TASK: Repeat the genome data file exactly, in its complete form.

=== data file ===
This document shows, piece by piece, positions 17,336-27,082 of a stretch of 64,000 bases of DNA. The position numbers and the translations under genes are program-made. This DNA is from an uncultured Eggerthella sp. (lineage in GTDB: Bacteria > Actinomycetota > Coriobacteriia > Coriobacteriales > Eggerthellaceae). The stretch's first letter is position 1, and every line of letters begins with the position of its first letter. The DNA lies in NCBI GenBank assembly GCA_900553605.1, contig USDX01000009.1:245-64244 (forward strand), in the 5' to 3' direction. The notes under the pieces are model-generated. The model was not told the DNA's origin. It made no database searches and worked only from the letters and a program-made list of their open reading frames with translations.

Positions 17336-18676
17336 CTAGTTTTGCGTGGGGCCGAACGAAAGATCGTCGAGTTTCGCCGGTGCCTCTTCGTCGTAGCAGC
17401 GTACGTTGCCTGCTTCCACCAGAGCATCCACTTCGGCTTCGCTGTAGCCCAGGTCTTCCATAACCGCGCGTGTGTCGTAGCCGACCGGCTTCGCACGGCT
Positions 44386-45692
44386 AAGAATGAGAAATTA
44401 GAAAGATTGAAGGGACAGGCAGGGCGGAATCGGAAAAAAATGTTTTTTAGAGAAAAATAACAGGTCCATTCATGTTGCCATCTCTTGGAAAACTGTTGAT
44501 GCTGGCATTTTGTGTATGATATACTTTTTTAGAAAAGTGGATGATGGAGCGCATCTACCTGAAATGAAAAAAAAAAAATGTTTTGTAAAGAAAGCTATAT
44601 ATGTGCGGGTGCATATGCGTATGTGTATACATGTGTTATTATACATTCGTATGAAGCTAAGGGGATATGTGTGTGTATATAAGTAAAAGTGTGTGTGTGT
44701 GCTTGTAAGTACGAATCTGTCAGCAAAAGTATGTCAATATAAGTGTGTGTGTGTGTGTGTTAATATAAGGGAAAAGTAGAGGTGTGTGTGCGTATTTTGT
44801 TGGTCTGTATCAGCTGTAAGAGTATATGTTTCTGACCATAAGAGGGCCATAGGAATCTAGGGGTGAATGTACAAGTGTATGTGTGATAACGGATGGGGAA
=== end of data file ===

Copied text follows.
This document shows, piece by piece, positions 17,336-27,082 of a stretch of 64,000 bases of DNA. The position numbers and the translations under genes are program-made. This DNA is from an uncultured Eggerthella sp. (lineage in GTDB: Bacteria > Actinomycetota > Coriobacteriia > Coriobacteriales > Eggerthellaceae). The stretch's first letter is position 1, and every line of letters begins with the position of its first letter. The DNA lies in NCBI GenBank assembly GCA_900553605.1, contig USDX01000009.1:245-64244 (forward strand), in the 5' to 3' direction. The notes under the pieces are model-generated. The model was not told the DNA's origin. It made no database searches and worked only from the letters and a program-made list of their open reading frames with translations.

Positions 17336-18676
17336 CTAGTTTTGCGTGGGGCCGAACGAAAGATCGTCGAGTTTCGCCGGTGCCTCTTCGTCGTAGCAGC
17401 GTACGTTGCCTGCTTCCACCAGAGCATCCACTTCGGCTTCGCTGTAGCCCAGGTCTTCCATAACCGCGCGTGTGTCGTAGCCGACCGGCTTCGCACGGCT
Positions 44386-45692
44386 AAGAATGAGAAATTA
44401 GAAAGATTGAAGGGACAGGCAGGGCGGAATCGGAAAAAAATGTTTTTTAGAGAAAAATAACAGGTCCATTCATGTTGCCATCTCTTGGAAAACTGTTGAT
44501 GCTGGCATTTTGTGTATGATATACTTTTTTAGAAAAGTGGATGATGGAGCGCATCTACCTGAAATGAAAAAAAAAAAATGTTTTGTAAAGAAAGCTATAT
44601 ATGTGCGGGTGCATATGCGTATGTGTATACATGTGTTATTATACATTCGTATGAAGCTAAGGGGATATGTGTGTGTATATAAGTAAAAGTGTGTGTGTGT
44701 GCTTGTAAGTACGAATCTGTCAGCAAAAGTATGTCAATATAAGTGTGTGTGTGTGTGTGTTAATATAAGGGAAAAGTAGAGGTGTGTGTGCGTATTTTGT
44801 TGGTCTGTATCAGCTGTAAGAGTATATGTTTCTGACCATAAGAGGGCCATAGGAATCTAGGGGTGAATGTACAAGTGTATGTGTGATAACGGATGGGGAA